“At the outset, we did face a few objections from the HR teams. Firstly, some were unhappy that a portion of their daily responsibilities were being ‘outsourced’ to the Shared Services Centre and needed reassurance that their role was actually becoming strategically much more important,” comments Jan. “Secondly, our HR teams are hugely experienced and naturally challenging; they are all committed to supporting their institutes and we needed to remember that makes it difficult for them to redefine how they work. It’s also definitely not a ‘one size fits all’ culture at BBSRC and we needed to be fully aware of that while designing the programme.

“The most important thing for me was that the Heads of HR should identify for themselves how they each wanted to work as a Business Partner and what that would mean for the institute or office that they support.”

Roffey Park worked with BBSRC to design a comprehensive programme that kicked off in June 2008. Involving the Heads of HR and the HR managers, participants attended a series of eight workshops over the course of eighteen months. Beginning with a traditional introduction to the HRBP model, subsequent sessions were then tailored according to the needs, skills and priorities identified by the group. The development process moved from being led by Roffey to a facilitated group-led programme.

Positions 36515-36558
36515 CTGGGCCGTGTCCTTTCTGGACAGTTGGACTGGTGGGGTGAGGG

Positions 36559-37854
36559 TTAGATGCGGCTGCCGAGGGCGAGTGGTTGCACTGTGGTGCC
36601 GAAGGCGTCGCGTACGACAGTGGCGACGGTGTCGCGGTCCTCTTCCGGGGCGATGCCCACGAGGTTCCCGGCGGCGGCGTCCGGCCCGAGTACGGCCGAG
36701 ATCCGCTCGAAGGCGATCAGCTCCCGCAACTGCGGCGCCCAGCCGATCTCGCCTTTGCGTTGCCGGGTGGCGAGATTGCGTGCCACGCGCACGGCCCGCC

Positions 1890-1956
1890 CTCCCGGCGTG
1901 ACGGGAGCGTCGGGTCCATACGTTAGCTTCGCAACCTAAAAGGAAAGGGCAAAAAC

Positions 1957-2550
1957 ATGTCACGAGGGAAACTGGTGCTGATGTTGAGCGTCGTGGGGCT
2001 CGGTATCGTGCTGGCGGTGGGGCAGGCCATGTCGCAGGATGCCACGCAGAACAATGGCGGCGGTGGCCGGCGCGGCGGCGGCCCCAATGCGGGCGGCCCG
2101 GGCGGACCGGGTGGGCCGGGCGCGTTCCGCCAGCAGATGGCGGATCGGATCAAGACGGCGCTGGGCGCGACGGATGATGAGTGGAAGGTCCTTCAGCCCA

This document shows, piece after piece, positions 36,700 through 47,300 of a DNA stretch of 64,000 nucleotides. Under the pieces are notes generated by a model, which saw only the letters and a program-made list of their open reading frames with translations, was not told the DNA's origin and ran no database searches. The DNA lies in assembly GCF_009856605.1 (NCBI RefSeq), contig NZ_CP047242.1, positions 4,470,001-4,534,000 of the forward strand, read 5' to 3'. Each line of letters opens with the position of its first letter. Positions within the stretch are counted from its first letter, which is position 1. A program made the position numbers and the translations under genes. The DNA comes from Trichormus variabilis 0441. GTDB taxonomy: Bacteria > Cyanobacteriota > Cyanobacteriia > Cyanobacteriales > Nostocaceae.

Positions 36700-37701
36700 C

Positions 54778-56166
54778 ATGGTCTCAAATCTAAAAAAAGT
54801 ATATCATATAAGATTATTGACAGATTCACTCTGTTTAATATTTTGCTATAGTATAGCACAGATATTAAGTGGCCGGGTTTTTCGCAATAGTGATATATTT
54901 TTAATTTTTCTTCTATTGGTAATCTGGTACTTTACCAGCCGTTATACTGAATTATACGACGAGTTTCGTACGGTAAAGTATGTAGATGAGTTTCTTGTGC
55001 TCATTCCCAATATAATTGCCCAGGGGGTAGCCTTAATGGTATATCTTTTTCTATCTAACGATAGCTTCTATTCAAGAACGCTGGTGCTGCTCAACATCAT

“For me, the great thing about the HRBP programme is that it is organic – meaning that we take a lot of input from participants and let that help shape the course of the programme. It is not prescriptive in any way, which is just as well because that would be a complete turn-off for our experienced and independent-minded participants,” adds Jan. “Roffey Park have created a programme tailored to the objectives and culture of our organisation that is helping us unlock the potential of the HR teams.

The results

Despite still being in the early stages of transition, the HRBP programme is already showing positive results: “Across the organisation, we can now say we are one committed HR team, rather than a collection of independent individuals with separate agendas and objectives. We’re choosing to engage together and meet regularly to discuss our common issues,” explains Jan. “We now have a clear understanding of how we can get added value from shared services and how we can exploit the change in structure rather than fear it. Our HR teams have the confidence and credibility to work within the executive teams to steer, shape and advise – leading as business partners in a proactive, rather than reactive fashion. Participants have identified the value of the time and space the programme offered to use the tools and techniques on live issues in peer discussion and sharing their expertise. We are well equipped to deal with this transition and the continual change of organisational life.”

Roffey Park has been critical to the successful design and deployment of the programme: “The Roffey Park team are more than just facilitators; their understanding of the HRBP field is exceptional and the partnering approach taken by them makes them much more than an external provider,” concludes Jan. “They have become an extension of the BBSRC team in many ways and their flexibility, experience and knowledge are invaluable. They and have made the entire process go smoothly, keeping our business objectives front and centre, but also incorporating the individual needs of the participants.”